"Jones, Shadoan, Rubarth and Gibson at guards and Gordy and Cregor at tackles gave us a staunch line from tackle to tackle."

"Roberts and James certainly strengthened our wings. James had been a tackle, but he is so fast that Tiny Thornhill moved him to end, and he played a whale of a game."

"In my long experience in football," Moran continued, "I have never met such sportsmen as Bob Fisher, Fred Moore, and the Harvard assistant coaches, especially Eddie Mahan."

"I want to say a couple more things. The attitude of the Harvard team, even when it looked like it was going to be defeated, continued to play hard and clean. Captain Kane and his men played clean football. They played manly football."

"The people of Boston have once again treated all of us wonderfully. I'm certainly glad that we came back to Boston. We're always glad to come here, and I must say, this is the most pleasant visit I've ever had."

Before the team had left the dressing room and boarded the buses, a statistician had brought some papers down from the press box and given them to Uncle Charlie who had placed them in his inside suit pocket. The Centre coach finally had a chance to go over them while he was in his room back at the Lenox.

Uncle Charlie handed the papers to Bill Roper.

"It wasn't one of those fluke scores when one team wins on everything but the score." Roper said. "Your team won on the scoreboard and the field. It was a wonderful effort, Charlie, an effort which will long be remembered by anyone who loves the game of football."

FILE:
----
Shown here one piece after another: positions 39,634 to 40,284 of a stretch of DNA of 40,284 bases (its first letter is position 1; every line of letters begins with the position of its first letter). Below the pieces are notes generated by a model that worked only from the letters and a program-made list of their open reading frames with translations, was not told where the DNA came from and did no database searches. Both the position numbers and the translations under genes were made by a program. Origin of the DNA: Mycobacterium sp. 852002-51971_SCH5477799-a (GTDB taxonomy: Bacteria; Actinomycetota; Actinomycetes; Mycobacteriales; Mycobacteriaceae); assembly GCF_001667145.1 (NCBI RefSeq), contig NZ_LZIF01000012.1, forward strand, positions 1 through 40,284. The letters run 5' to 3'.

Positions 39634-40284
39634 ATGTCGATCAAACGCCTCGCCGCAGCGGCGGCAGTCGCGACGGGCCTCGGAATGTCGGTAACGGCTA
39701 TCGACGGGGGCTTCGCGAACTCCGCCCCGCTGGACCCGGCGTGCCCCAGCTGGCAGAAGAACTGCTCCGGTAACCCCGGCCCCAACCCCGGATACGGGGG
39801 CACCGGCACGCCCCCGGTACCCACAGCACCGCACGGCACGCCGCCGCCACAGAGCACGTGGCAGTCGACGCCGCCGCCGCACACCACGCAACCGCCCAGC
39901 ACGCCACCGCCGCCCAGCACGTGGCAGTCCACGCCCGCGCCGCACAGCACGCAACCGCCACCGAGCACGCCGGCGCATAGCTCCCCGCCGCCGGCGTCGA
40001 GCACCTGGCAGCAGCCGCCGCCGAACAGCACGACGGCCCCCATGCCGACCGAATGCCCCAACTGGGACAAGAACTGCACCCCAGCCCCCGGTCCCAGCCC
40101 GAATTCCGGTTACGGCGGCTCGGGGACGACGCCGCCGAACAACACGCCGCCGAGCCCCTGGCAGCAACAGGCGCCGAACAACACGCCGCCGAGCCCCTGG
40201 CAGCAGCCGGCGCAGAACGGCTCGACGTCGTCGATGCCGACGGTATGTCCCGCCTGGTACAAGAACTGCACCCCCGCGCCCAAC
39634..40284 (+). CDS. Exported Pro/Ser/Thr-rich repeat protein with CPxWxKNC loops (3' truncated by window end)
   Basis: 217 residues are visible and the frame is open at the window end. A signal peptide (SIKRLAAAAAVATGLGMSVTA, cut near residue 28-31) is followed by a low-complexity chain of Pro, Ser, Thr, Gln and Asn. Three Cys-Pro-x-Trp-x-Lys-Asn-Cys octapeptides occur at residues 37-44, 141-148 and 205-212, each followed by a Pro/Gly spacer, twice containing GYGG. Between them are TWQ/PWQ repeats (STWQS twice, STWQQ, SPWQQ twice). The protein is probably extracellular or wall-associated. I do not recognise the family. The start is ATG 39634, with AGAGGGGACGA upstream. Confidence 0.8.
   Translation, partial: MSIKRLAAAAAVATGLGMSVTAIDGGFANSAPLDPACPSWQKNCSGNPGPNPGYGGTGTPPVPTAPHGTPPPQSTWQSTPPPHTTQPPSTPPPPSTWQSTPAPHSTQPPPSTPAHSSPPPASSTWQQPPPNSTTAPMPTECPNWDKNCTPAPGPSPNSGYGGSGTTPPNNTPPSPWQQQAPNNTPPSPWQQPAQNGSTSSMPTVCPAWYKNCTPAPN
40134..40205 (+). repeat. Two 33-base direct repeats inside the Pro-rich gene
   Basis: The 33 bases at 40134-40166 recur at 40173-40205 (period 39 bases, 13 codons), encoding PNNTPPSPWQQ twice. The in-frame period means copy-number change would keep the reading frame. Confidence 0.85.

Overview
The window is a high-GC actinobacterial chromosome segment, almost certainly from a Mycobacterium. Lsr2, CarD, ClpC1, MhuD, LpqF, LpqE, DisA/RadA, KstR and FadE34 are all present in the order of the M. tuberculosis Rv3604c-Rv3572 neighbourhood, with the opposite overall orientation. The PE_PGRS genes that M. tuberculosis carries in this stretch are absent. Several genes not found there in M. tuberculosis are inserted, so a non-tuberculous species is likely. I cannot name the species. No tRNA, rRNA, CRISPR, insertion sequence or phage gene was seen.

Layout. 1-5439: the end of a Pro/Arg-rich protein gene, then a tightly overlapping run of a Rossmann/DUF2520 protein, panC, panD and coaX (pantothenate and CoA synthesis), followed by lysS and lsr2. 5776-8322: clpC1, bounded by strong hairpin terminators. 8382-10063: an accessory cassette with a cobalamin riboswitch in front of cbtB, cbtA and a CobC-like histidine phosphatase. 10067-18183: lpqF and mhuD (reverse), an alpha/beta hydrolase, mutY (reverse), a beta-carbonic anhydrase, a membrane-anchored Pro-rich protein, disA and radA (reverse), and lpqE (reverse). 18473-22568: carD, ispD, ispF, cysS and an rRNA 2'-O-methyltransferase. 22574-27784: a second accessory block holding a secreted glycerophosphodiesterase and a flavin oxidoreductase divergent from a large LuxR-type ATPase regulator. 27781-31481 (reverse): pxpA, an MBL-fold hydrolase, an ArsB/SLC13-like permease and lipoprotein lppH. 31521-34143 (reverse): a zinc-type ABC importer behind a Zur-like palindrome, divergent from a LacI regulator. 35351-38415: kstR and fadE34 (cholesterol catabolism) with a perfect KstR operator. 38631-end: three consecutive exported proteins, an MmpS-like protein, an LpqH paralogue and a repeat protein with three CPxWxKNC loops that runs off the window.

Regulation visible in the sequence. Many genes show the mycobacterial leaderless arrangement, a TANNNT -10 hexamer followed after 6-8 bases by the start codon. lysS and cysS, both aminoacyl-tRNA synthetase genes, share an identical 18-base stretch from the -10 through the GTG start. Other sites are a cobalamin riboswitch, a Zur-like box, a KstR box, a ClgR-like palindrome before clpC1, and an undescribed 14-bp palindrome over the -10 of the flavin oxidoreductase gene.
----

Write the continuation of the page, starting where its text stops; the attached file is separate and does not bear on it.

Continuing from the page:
A reporter summarized the stats handed out after the game.

Summary of the stats

Howard said that no one wanted to leave the hotel and head for the train which was scheduled to pull out at 11:00 P.M.

Everyone felt that they just wanted a few more moments of the magic they had felt in Boston. The Centre "5" was still playing when Howard brought his bag down from the room which he had occupied with three other Centre students, but the "5" packed their instruments quickly and hailed a cab.

Howard walked to the station and got there about the same time that the buses pulled up with the team. The Chief felt that the players deserved to ride after the effort they'd put into the game.

Howard wasn't sure what was happening when he got there. He wondered if some King or Queen or even a movie star had just come in by train. There were some 2,000 people cheering, but they weren't cheering for some member of royalty or movie star.

They were cheering the Centre College Colonels.

Howard said it was the most wonderful thing. It was like at the Ziegfeld Follies. Everybody just loved the team, and just as much as the fact that no one wanted to leave Boston, it was just as obvious that no one in Boston wanted to see the team leave.